Wednesday, June 6, 2012

On Race and Book Reviews

It's been a while since I've done a blog post about the state of things regarding race and publishing. The reality makes me tired and I'm busy and can't afford to be tired. It can make me depressed and I sure can't afford to get depressed. Plus, I feel like I've said what I had to say on the subject.

Fortunately, there are others not so tired. For example, Roxane Gay decided to take a look at race and book reviews, specifically at The New York Times. The analysis reveals what most of the readers of this blog probably suspect. The Times, they are not really changin' so much.

From her article published by The Rumpus:

"The numbers are grim. Nearly 90% of the books reviewed by The New York Times are written by white writers. That is not even remotely reflective of the racial makeup of this country, where 72% of the population, according to the 2010 census, is white. We know that far more than 81 books were published by writers of color in 2011. You don’t really need other datasets to see this rather glaring imbalance."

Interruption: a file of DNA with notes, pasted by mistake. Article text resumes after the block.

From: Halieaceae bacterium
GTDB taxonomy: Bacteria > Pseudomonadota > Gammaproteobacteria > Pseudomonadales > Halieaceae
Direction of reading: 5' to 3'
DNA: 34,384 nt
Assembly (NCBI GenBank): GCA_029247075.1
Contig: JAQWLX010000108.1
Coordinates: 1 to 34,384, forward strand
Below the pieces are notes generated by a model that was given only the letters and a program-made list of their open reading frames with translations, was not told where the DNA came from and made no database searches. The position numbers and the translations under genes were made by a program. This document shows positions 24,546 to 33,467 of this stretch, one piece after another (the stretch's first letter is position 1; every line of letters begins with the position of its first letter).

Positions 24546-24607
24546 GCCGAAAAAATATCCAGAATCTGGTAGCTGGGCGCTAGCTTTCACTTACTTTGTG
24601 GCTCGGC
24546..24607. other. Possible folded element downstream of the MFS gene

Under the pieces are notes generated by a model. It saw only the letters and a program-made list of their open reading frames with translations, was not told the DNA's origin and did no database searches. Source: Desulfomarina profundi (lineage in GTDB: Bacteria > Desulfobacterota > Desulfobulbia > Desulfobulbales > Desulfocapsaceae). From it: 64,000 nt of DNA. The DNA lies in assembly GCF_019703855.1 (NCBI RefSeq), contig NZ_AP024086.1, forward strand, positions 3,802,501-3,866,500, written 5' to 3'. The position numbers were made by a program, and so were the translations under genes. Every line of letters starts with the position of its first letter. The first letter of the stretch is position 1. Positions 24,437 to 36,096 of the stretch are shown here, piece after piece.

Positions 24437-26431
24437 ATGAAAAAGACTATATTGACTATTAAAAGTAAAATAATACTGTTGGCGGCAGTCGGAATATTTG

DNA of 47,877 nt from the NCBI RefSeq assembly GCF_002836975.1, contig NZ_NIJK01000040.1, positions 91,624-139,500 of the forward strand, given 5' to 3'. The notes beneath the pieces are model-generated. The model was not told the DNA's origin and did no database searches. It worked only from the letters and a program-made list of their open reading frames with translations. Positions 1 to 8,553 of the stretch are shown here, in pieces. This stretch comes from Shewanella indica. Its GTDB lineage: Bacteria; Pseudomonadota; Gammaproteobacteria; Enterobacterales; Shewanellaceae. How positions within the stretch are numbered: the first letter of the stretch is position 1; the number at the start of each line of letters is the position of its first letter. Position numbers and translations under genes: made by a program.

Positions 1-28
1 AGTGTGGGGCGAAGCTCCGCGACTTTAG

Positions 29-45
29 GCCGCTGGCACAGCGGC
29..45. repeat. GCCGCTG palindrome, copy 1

Hopefully these numbers will encourage review outlets to be more inclusive in reviewing books—considering race, gender and let us not forget sexuality or other brands of difference—rather than treating diversity as a compartmentalized issue where we can only focus on one kind of inequity at a time. Such mindfulness is important. If we want to encourage people to be better, broader readers, that effort starts by giving readers a better, broader selection of books to choose from.
But go read the whole thing. Look at the pie chart. The sad, sad pie chart. Like Gay, I sure don't pretend to have all the answers, but clearly one is to shed light on the situation as Gay does here.

In related news author Jennifer Weiner (mentioned in Gay's article) shouted out this blog at BEA this week and posted her speech on her blog.


Doret said...

Damn that chart is very sad. Carleen I am tired right alone with you.

On the upside I cam currently reading The Impeachment of Abraham Lincoln by Stephen Carter. It comes out in July, so far I am very happy I decided to read it.

And picking up by library hold of Home by Toni Morrison tomorrow.

Carleen Brice said...

Funny, I was thinking of Stephen Carter when I got the email notice of this comment. Great minds! I spoke to a group of high school educators last week and handed out a list of resources for them including your blog URL. You do good work over there!